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The Gospel of John: When Love Comes to Town
Author: Paul Louis Metzger
Publisher: IVP Books (
Pages: 302

The Gospel of John: When Love Comes to Town, which is part of the new Resonate Series of commentaries, is “a hybrid commentary where the best in biblical scholarship is coupled with theological reflection of the text that is accessible to the lay person.” This is written for the non-academic. Instead of a verse by verse exegesis, author Paul Louis Metzger breaks the gospel of John into sections of thought that he makes into easy to read essays.

What makes this fun are frequent references to popular culture. Each one is done with an eye toward making scriptural truth relevant to everyday life. Occasionally, some readers may find the modern analogies tiresome, but Metzger uses them judiciously with dignity. Those who are averse to having U2 or other cultural icons invade their sacred space may want to skip this.

This makes an excellent companion to the standard commentary in the same way that a modern translation of the bible is a compliment to a more literal translation. Both are helpful for study. 

Those who favor inspirational and application-oriented material will be well served. Most sections are short enough that they can serve the same purpose as a daily devotional.

It’s unique to be able to read a commentary like a book. Most commentaries are not written in an essay style. Don’t be surprised if this becomes a forerunner for others, and that’s not bad. There are plenty of formal commentaries, with more being written all the time. There is a real need for making scholarly learning accessible and relevant to Christians outside the academic community without compromising the truth of Scripture. The author succeeds admirably.  

I welcome the other volumes in the series. Church leaders and teachers will find them useful for sermon and lesson preparation, but again, they are written for Christians and even seekers who may not be schooled in the world of Scripture.  

Indicative of the author’s humility, and a favorite essay, is “Doormats and Red Carpet” on John 13. “I like being called a servant leader,” Metzger says, “until someone treats me like one.”

The red carpet refers to the triumphal entry in John 12 where a crowd rolls out the red carpet for Jesus. But Metzger sees Jesus rolling out the carpet, “Unlike most people for whom red carpets are rolled out, Jesus rolls out the red carpet for us because of his love for us and not because of our performance. If merit and performance were the criteria, we would get the doormat treatment instead.”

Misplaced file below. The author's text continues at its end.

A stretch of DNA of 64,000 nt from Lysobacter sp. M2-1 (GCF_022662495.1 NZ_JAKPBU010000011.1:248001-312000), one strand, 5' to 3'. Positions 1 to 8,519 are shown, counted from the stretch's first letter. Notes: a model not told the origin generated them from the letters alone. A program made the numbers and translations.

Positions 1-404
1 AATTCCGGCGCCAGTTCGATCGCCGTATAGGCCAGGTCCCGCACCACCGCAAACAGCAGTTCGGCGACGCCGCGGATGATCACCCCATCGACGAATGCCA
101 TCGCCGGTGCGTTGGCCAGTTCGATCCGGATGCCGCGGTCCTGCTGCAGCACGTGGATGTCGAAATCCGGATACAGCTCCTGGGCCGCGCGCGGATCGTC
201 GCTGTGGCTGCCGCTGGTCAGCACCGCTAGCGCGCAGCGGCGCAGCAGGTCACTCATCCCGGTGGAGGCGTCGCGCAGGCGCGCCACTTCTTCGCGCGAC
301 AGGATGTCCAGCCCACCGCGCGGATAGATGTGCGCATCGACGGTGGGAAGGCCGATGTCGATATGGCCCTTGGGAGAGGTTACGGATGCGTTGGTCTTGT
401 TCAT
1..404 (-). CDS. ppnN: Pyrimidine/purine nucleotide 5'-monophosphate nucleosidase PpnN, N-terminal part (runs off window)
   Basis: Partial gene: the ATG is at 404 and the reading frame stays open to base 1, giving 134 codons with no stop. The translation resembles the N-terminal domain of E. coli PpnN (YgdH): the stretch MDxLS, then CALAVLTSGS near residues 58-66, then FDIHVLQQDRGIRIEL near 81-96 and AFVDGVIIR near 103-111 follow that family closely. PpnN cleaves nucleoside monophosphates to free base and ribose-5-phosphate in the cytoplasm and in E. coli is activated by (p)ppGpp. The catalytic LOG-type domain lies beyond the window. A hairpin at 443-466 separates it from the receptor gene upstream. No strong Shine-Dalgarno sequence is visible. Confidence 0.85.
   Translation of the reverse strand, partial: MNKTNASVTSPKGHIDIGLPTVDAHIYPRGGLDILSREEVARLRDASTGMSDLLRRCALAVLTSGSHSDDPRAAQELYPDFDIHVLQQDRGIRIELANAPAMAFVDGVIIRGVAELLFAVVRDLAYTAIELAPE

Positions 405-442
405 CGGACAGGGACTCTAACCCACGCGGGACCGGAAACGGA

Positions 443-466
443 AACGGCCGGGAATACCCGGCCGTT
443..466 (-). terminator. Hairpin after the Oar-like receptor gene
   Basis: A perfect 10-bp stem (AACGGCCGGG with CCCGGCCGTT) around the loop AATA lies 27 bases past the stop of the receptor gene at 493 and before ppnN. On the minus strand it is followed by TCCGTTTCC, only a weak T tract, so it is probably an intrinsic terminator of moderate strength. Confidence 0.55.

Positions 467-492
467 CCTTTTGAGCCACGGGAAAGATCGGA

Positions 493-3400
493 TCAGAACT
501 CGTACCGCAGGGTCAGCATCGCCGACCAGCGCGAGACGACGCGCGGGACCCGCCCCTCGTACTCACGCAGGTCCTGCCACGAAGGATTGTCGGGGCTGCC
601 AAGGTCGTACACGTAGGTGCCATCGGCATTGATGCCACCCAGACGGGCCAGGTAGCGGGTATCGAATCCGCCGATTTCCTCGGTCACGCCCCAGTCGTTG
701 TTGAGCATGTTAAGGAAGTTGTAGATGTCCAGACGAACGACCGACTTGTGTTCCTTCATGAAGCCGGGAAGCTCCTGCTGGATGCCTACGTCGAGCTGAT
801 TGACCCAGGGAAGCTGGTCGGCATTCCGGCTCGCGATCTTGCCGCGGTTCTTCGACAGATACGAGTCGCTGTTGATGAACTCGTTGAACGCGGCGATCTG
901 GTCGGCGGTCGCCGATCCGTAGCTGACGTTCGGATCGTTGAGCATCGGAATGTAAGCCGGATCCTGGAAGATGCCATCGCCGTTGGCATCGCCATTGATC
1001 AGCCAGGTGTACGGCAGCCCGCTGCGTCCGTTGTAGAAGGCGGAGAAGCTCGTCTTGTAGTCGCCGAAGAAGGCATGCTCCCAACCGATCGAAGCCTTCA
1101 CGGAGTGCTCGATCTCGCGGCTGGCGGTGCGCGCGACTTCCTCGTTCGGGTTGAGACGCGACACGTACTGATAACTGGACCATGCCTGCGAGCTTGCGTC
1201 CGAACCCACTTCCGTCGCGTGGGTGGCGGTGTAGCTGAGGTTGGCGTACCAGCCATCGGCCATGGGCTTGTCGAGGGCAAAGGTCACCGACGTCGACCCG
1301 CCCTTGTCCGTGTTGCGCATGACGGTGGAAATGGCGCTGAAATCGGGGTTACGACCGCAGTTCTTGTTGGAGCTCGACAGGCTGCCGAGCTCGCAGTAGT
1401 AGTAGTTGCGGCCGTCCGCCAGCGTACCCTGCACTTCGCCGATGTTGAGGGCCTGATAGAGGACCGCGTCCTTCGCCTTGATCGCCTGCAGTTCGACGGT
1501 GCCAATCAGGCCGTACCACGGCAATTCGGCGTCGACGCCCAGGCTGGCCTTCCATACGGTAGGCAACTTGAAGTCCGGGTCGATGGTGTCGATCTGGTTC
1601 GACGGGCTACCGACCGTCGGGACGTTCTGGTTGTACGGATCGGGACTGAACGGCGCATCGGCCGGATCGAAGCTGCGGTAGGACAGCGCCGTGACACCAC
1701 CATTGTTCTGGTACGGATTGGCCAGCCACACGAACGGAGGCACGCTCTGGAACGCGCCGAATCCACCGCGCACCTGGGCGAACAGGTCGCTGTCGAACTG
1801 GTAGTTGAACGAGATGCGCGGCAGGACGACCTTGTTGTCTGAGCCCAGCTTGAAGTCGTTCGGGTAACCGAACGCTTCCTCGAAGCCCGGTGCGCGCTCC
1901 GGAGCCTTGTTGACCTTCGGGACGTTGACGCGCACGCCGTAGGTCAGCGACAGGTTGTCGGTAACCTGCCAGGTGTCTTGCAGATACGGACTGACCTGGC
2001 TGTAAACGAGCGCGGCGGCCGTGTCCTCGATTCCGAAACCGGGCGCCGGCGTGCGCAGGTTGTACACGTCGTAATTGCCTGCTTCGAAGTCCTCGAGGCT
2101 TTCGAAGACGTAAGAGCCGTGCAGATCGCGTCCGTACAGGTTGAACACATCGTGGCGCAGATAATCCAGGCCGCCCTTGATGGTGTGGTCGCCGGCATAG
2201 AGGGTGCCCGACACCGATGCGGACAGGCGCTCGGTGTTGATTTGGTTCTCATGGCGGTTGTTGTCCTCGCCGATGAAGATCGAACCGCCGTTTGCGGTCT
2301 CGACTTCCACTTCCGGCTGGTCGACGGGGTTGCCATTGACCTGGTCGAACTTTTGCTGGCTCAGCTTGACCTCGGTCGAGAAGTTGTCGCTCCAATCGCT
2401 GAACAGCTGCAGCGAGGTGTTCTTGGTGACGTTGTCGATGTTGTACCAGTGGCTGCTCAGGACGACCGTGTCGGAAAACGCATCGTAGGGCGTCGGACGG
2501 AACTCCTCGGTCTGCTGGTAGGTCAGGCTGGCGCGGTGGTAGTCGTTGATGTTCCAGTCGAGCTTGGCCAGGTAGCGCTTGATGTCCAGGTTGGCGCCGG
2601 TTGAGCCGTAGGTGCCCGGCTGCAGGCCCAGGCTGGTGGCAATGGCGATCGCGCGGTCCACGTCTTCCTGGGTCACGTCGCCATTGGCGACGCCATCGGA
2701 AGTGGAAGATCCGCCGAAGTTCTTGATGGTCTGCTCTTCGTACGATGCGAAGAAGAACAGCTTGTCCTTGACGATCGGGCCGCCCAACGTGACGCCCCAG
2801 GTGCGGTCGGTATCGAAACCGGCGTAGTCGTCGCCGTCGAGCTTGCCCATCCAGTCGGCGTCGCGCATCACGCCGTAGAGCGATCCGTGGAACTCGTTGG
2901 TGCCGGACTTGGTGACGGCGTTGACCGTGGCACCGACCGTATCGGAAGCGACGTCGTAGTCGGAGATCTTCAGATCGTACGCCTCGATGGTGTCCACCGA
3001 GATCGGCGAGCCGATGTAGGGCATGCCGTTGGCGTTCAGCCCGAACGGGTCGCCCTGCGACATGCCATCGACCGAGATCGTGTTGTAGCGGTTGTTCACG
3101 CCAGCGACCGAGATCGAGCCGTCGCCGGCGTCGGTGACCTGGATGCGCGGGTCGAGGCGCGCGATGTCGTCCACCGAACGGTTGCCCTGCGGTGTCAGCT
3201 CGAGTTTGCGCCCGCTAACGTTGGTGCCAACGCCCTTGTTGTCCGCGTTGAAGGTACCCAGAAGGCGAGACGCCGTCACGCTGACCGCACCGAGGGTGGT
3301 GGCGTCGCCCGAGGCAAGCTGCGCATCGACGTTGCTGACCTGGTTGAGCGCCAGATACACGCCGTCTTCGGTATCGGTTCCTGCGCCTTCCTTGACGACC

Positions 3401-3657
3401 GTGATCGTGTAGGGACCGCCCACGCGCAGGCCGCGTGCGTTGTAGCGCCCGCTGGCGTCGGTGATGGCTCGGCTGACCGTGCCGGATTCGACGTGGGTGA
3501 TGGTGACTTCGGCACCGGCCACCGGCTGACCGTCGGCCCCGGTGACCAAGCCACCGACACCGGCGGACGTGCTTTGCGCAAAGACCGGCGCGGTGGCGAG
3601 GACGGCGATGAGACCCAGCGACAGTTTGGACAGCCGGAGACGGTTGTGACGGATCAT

Christ gave us an example by washing the feet of his disciples. “Now we are to roll out the red carpet for one another, even if that means becoming doormats for our brothers and sisters.”

Metzger illustrates by sharing the story of someone who lives out John 13. It’s not someone who is part of the “CEO church culture that prizes hierarchy and status and national platform.” Gavin, who suffers from diabetes, is ordinary by the world’s standards. Many people might just see him as a doormat, but when Gavin volunteered to help Metzger move to a new home, Metzger saw something else.

After all of the other helpers had gone home for the day, Gavin, despite having to taking breaks to recuperate and replenish because of his condition, insisted on staying until the work was done. Metzger and his wife wondered, who is this guy? They could not have completed their work that day if it had not been for Gavin. 

This marked the beginning of a long-term relationship, one in which the author, has seen Gavin lead by his example of sacrificially loving and caring for others. 

Gavin gets that “Jesus has laid down his for him, rolling out the red carpet on the night of his passion so that Gavin can journey home to the Father’s house (Jn. 14:1-4). The more we experience Jesus’ red carpet treatment, the more we’ll lay ourselves down as doormats for others and live out the full extent of Jesus love….”

I wonder if humility is an overlooked attribute in biblical exegesis. Who we are determines in part how much we see. Metzger’s humility serves the reader well. His openness and honesty enable readers to get to the heart of the matter. He sees what is important. 

In “Burnout” (Jn. 15:1-8) he writes, “It’s not how much I do, but how dependent I am on him and his word as I relate to others that makes the biggest impact, bears the most abundant fruit to the glory of God and shows that I am Jesus’ disciple (Jn. 15:7-8).”

It would be easy to provide more examples of the author’s rich devotional thought. This is a wonderful supplement to more formal commentaries. It’s not just something new and fresh; it’s a worthy addition to the growing body of scriptural exegesis. It’s an excellent resource for relating timeless truths to today’s world.

Metzger is professor at Multnomah Biblical Seminary in Portland, Oregon and director of its Institute for the Theology of Culture: New Wine, New Wineskins ( 

Michael Dalton
February 20, 2011

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